a DESI The spectroscopy instrument is currently mapping the position of galaxies in time (recording the exact distance from Earth, including how far the universe expanded until this light reached Earth) so that scientists can better understand dark energy.
A cosmic survey project based on the extraordinary performance of the Dark Energy Spectrograph (DESI) for 5000 small telescopes. Their results have already been published by scientistsThe most detailed 3D map of the universe to date now shows the exact location of 7.5 million galaxies.
The map, revealed by Lawrence Berkeley Lab Thursday, is the result of DESI’s first seven months of operation.
Each point on the map represents a galaxy of 100 billion and a trillion stars in the direction of the constellation Virgo, five billion light-years from Earth, moving towards the constellation of Capricorn. It’s obvious how cool DESI can be compared to older systems:
“There’s a lot of beauty in it,” said Julian Gay, an astrophysicist at Berkeley Lab. “There are huge clusters, filaments, and voids in the distribution of galaxies on the 3D map. These are the largest structures in the universe. But in them we find traces of the early history of the universe and the expansion that has taken place since then.”
Berkeley Lab January 13, 2022
This is just the beginning of DESI’s work, as the project aims to add over a million new galaxies to the map each month. When completed in 2026, the map is expected to contain more than 35 million galaxies, providing a huge amount of data for astronomers to study.
the Tweet embed The first months of the survey culminated by breaking all previous records of 3D galaxy surveys, creating the largest and most detailed map of the universe: it measured 7.5 million galaxies in just 7 months! Read more: https://t.co/O6B4DLpm7w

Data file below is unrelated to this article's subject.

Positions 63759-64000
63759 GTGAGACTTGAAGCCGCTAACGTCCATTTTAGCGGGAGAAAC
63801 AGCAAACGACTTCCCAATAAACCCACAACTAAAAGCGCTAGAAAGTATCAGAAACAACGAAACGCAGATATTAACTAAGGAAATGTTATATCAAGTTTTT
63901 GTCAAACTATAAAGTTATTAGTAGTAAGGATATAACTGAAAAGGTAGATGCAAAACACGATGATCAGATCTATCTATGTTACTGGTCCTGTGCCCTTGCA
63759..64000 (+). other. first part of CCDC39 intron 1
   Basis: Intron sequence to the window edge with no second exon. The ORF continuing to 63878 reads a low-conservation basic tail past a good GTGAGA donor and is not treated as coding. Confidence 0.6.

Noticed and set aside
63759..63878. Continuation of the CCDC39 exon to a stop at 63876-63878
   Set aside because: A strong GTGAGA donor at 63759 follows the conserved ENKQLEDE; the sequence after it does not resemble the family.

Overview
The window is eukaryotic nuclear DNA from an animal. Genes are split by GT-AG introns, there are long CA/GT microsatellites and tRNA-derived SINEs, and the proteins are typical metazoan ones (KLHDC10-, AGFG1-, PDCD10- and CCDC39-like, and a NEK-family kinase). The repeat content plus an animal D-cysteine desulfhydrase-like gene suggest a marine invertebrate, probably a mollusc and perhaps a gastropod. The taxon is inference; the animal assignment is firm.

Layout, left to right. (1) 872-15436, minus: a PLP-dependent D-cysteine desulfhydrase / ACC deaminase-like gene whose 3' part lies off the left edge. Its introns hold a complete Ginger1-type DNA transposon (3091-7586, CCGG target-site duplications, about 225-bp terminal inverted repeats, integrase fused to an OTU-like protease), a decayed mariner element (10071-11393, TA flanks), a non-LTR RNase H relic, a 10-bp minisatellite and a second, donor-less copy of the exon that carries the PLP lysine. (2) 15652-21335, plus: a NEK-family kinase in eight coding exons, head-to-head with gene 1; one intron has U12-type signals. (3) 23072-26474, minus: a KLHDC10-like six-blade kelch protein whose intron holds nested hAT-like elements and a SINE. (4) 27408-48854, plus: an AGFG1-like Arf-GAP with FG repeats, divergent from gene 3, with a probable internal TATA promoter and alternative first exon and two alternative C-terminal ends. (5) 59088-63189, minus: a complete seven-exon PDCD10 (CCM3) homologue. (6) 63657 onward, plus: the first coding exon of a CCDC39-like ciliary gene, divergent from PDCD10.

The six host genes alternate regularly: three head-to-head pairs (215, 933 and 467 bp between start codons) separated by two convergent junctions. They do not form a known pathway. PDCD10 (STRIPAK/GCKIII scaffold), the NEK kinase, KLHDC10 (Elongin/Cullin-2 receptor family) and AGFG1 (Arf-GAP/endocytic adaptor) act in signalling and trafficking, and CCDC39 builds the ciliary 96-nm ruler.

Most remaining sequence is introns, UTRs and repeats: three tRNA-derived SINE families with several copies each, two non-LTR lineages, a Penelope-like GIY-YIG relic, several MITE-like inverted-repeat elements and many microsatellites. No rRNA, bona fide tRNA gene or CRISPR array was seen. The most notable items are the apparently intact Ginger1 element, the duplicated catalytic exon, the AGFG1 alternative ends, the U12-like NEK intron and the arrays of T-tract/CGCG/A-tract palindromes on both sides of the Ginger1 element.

– NOIRLab (NOIRLabAstro) January 13, 2022
DESI is a state-of-the-art detector connected to the four-meter Nicholas U. Mayall Telescope in Kit Peak, Arizona, consisting of 5,000 optical fibers positioned with a resolution of 10 microns. The detector looks for ripples in galaxies’ energetic radiation, called baryon acoustic oscillations, which were incorporated into the distribution of matter during the first hundreds of thousands of years after the Big Bang.
By measuring the distance between these ripples at different periods of cosmic history, astronomers will be able to calculate whether the acceleration of the expansion of the universe is constant or has changed over time.
This knowledge will be of paramount importance to understanding the mysterious dark energy, which is believed to make up at least 70% of the universe, and the driving force behind the expansion.
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